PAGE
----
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Friday, 25 May 2012

The Dragon roars, and how the Moon got its scars...

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As you will probably have heard, SpaceX [1] have become the first private organisation to reach the ISS. The Dragon capsule, with its cargo of supplies, reached the orbiting laboratory and successfully docked there at 16:02 UTC. My heartfelt congratulations to the SpaceX team!

Video above: The capture of a Dragon, courtesy of SpaceX. Note the purple dragon taking part in events at mission control.

The ship first manoeuvred to within ten meters of the space stations hull, and was then captured using the 58 foot long robotic arm. It was carrying scientific equipment, computer hardware, food and sundries. Hopes are high across the world that this represents the dawn of a new era of private transport to LEO, freeing up NASA to push further into the solar system. Hopefully with visits to, just for example, asteroids!

Asteroids, and the ancient Moon, are also the subject of another piece of intriguing news: A re-examination [2] of rock samples, bought back from the moon by the Apollo missions, have found fragments of chondritic asteroids [3] - asteroids made of (nearly) unaltered early solar system materials - embedded in them.

Image above: Astronaut James Irwin fiddling with his lunar rover. Oh, and the desolate majesty of the Moon providing background. Image courtesy of NASA. 

There is a marked contrast between the lunar breccia [4] (rock made of broken up bits of other rocks) samples older than 3.4 billion years, and those that are younger: The older samples show fragments that are almost universally from chondritic asteroids, whereas the younger samples show a much wider diversity of asteroid fragments. The younger samples are also more in line with the current overall composition of the space rocks hitting the Earth today.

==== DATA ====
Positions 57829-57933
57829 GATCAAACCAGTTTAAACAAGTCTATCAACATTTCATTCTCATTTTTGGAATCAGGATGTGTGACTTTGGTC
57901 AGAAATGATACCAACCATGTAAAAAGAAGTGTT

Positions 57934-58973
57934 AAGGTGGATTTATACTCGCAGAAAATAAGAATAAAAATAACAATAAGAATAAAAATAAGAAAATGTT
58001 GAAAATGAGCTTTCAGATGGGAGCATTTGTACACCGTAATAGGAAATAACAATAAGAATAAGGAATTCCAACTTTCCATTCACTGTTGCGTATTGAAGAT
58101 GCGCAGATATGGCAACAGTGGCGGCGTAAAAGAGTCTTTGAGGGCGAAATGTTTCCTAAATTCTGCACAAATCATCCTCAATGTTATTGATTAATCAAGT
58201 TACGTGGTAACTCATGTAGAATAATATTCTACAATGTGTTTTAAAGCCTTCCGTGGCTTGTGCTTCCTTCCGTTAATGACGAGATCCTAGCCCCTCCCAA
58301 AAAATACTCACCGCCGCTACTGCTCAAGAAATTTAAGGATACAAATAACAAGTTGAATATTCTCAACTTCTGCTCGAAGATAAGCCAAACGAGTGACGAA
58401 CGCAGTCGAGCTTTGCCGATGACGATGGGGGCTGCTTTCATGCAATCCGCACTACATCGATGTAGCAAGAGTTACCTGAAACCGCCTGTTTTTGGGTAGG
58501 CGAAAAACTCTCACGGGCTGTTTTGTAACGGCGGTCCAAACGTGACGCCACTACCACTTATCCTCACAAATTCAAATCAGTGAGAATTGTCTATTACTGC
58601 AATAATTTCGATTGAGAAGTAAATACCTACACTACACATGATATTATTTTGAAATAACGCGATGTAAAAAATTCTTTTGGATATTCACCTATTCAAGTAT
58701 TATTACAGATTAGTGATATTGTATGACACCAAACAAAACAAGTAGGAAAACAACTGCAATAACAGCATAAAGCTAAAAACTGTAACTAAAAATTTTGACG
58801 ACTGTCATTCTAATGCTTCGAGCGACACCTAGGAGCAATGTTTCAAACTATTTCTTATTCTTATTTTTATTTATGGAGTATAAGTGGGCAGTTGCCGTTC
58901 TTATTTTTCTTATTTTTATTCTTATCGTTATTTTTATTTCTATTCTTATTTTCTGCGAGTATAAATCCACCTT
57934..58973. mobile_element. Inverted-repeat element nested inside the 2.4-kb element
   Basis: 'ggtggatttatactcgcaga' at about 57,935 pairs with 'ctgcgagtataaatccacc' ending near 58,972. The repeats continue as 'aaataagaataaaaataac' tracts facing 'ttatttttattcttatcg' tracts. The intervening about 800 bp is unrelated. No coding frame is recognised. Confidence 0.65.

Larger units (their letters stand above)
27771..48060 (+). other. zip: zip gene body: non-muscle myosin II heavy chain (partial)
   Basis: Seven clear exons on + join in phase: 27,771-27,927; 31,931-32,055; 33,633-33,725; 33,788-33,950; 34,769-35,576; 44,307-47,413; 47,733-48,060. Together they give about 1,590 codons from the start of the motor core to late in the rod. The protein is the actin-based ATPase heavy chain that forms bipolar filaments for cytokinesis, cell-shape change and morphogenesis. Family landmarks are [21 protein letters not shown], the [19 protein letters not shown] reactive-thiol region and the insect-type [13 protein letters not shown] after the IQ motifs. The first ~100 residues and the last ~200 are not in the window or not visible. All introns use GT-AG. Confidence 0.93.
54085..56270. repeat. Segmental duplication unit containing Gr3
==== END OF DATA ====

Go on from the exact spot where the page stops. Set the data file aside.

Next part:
This adds weight to the 'Lunar catclysm' [5] idea, which says that the Moon, and probably the Earth to, underwent a 'blip' of very intense bombardment, ending about 3.4 billion years ago. The evidence of the hammering has been removed from Earths surface by billions of years of weathering and plate tectonics, but the Moon has preserved a pristine record. Based on the number of big craters the Moon has from that time the Earth would have been hit by nearly twenty thousand objects, leaving craters up to a thousand kilometres across.

Image right: A map of the 180 Km wide Chicxulub crater. Imagine that, happening 17,000 time over, some smaller, some a lot bigger. Bad hair day for ancient Earth? I think so.

This would have made Earth, with its bigger gravity and larger target, a poor place to stand at that time.

The impacts would have altered the surfaces of both worlds totally. It was that destructive that mountains, seas, whole continents, would have risen and fallen like bedsheets after a bad curry.
Interestingly the earliest evidence of simple life on Earth dates from just after this time, suggesting that life got started (again, perhaps!) quickly after it was all over. Since chondritic asteroids can be rich in carbon compounds, including biologically relevant ones such as nucelobases [6] and amino acids, the bombardment may even have set the stage for the emergence of life.

Image above: The 'blip' in the rate of asteroids hitting the Moon, called the Lunar Cataclysm. As blips go it's fairly big. Image courtesy of NASA/ LPI-JSC.

But, as with all good science, this find leaves us with more questions. The obvious one being: What caused the Earth-Moon system to suddenly become a shooting gallery?

Although there is absolutely no sign of a swarm of massive asteroids on its way here anytime soon, the answer to that question will help determine the answer to the next, which could be - one day long from now - of life and death importance: Will it happen again?

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